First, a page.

Logo: Solidarity South Pacific

Papuans shut down Freeport mine

The Freeport mine in West Papua has been shut down by local Papuans since Tuesday. Over 400 Papuans are blockading the road to the mine and the pipelines have ben sabotaged making the local river system run clean for the first time in 30 years!

This is in response to an attack by police on Tuesday who shot at local on Freeport land trying to remove them. One of those attacked has now died in hospital. The locals are now declaring they will keep the mine closed until Indonesia and Freeport leave West Papua. There are also reports of sabotage inside the mine itself by Papuan employees whilst Papuan students in Jakarta showed solidarity by invading the Freeport offices there and smashing the windows and the offices. 13 students have been arrested.

This is an amazing response by the Papuans. There is fear of reprisals by the army and police and fear of torture for those arrested. You can show solidarity with the Papuans by phoning Freeport/RTZ offices or phoning the police and army in Jakarta and/or Timika (the Freeport area). Show them the world is watching and demand that force not be used against the Papuans.

Freeport and RTZ contact details follow, also a press release with a statement from Benny Wenda the Chair of DeMMaK:

Freeport-McMoran Copper & Gold Inc

Give them a call:

Richard Adkerson

Mr. Adkerson is President and Chief Executive Officer of Freeport-McMoRan Copper & Gold Inc. He also serves as Co-Chairman, President and Chief Executive Officer of McMoRan Exploration Co. (MMR).

1217 Burgundy St., NOLA. Ph# 504-529-7508

Lynne Cooney

Vice President, Assistant to the Chairman

333 Girod St., NOLA. Ph#504-596-6598

Dean T. Falgoust

General Counsel and Vice President, Legal and Tax

9631 Garden Oak Ln., River Ridge. Ph# 504-737-0440

Mark J. Johnson

Senior Vice President and Chief Operating Officer, Operations

1410 Rue Bayonne, Mandeville. Ph#985-727-1578

Stanley Batey

Senior Advisor, Social and Community Development

9635 Garden Oak Ln., River Ridge. Ph#504-305-4710

George D. MacDonald

Vice President, Exploration

1334 Rue Bayonne, Mandeville. Ph#985-674-1619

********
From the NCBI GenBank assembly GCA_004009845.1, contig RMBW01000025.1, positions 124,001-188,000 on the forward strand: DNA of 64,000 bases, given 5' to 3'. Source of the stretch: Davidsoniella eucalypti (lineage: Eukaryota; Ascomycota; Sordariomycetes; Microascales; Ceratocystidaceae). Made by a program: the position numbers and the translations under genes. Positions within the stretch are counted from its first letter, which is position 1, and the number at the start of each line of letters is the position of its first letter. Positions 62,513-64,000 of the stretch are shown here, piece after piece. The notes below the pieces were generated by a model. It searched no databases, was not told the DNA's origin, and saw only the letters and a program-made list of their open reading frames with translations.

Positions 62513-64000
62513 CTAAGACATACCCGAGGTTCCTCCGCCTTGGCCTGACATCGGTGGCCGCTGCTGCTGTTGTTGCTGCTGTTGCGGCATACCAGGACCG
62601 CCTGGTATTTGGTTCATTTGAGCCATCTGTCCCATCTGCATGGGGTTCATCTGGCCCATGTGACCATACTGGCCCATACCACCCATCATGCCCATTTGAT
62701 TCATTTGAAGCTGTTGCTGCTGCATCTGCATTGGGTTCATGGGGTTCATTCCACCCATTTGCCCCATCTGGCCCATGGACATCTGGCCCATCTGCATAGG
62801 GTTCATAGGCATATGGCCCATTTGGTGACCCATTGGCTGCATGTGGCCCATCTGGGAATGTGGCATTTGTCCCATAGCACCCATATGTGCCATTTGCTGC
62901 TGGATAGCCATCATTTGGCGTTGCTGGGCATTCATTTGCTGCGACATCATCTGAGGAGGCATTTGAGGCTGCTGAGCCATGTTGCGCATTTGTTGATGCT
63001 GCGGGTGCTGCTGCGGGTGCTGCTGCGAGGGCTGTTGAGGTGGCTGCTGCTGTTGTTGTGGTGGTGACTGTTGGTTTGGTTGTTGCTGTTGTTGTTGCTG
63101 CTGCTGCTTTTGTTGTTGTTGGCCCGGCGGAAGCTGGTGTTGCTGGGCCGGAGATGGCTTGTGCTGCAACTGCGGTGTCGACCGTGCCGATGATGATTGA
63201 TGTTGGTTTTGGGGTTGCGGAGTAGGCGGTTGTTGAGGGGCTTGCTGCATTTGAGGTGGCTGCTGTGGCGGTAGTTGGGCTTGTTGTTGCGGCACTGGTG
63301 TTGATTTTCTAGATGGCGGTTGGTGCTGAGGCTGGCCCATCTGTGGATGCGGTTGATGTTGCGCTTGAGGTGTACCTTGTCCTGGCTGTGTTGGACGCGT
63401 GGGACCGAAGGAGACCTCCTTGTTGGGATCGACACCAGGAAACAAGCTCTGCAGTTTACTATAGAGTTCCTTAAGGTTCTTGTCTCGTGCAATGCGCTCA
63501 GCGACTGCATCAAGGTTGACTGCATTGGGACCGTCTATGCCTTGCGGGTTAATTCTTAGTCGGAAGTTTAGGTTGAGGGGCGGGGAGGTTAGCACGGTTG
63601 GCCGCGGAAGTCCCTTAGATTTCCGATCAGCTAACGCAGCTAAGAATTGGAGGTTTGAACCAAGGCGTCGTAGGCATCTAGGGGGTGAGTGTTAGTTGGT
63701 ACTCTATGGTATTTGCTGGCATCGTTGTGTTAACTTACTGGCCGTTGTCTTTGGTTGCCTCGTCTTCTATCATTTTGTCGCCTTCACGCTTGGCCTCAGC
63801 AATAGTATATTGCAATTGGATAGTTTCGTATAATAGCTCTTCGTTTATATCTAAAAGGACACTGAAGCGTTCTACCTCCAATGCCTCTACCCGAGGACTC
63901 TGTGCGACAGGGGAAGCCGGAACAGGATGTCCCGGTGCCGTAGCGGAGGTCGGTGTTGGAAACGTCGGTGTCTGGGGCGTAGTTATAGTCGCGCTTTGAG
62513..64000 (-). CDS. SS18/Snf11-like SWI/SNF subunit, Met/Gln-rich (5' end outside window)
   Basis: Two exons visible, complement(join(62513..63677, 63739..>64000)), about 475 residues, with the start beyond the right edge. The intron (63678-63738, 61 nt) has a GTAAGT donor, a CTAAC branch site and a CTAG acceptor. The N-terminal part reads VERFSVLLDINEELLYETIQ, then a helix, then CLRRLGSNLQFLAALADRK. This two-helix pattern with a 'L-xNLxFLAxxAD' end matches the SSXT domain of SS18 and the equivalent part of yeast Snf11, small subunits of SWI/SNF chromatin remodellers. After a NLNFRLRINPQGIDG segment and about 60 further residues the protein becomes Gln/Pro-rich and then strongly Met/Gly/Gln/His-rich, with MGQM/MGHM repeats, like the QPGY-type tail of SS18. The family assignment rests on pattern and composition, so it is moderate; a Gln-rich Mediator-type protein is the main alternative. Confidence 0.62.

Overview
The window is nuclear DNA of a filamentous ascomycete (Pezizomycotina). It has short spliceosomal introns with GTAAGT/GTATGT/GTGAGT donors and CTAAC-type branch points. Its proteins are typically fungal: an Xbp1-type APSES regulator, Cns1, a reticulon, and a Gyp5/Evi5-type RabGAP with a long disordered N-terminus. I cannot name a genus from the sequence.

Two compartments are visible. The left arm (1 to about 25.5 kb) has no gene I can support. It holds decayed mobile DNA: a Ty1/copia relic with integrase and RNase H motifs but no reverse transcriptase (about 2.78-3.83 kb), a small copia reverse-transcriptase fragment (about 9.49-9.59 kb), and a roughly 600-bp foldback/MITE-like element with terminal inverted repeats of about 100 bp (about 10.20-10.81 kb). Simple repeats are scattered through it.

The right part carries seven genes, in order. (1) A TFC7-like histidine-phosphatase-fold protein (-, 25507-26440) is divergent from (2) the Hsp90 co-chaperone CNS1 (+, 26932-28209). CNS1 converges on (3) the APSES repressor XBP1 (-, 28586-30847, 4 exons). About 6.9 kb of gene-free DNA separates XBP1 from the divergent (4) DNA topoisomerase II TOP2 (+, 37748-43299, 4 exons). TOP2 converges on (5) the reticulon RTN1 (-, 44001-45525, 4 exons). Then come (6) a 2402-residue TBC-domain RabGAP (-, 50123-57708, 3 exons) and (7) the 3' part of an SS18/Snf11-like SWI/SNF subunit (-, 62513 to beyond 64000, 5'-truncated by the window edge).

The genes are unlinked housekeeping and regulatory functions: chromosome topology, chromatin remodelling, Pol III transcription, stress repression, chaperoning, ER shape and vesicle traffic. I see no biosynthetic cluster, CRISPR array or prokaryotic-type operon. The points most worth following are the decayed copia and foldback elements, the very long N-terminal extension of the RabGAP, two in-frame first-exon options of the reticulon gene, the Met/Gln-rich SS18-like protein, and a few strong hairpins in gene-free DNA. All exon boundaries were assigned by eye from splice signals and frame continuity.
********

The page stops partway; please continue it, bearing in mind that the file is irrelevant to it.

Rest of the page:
D. James Miller

Vice President, Environmental Affairs and Safety

9 Golf Villa Dr., NOLA. Ph#504-433-4134

Kathleen L. Quirk

Senior Vice President, Chief Financial Officer and Treasurer, Finance and Business Development

4816 St. Charles, NOLA. Ph#504-891-2194

PT Freeport Indonesia

Michael J. Arnold

Chief Administrative Officer and Executive Vice President, Planning and Management Development of PT Freeport Indonesia

61 Chateau Palmer Dr., Kenner. Ph#504-461-5878

Richard E. Coleman

Senior Vice President, Operations of PT Freeport Indonesia

1708 Pailet Ave., Harvey. Ph#504-368-9430

RIO TINTO LONDON (Part owners of Freeport mine)

Rio Tinto plc
6 St James's Square
Telephone: +44 (0) 20 7930 2399
Fax: +44 (0) 20 7930 3249

PRESS RELEASE: 23rd February 2006


'My people urgently need the world's help' says Papuan tribal leader.

The Freeport Mine in West Papua - the biggest gold and copper mine in the world - is today in a state of chaos, as Indonesia soldiers reportedly use tear gas and live rounds to attack protesting tribal people. Reports from inside West Papua suggest that at least one person may have been killed.

Last month, West Papua made the news when a 'lost valley' containing numerous new species was discovered. This week, its people are suffering brutally - it needs to make the news again.

On Tuesday, paramilitary police used rubber bullets to disperse local people who were scavenging on the corporation's tips for waste gold. Since their land was taken from them by Freeport, such scavenging has been their only way of making a living. A crowd of 500 people gathered to protest, and blockaded the roads to the mine, shutting down its operations.

Today the mine remains closed - but reports from inside West Papua suggest that up to 500 soldiers have moved in to disperse protesters with tear gas and live rounds.

Papuan tribal leader Benny Wenda, who now lives in exile in Britain, says that urgent action is needed now, before the situation gets worse.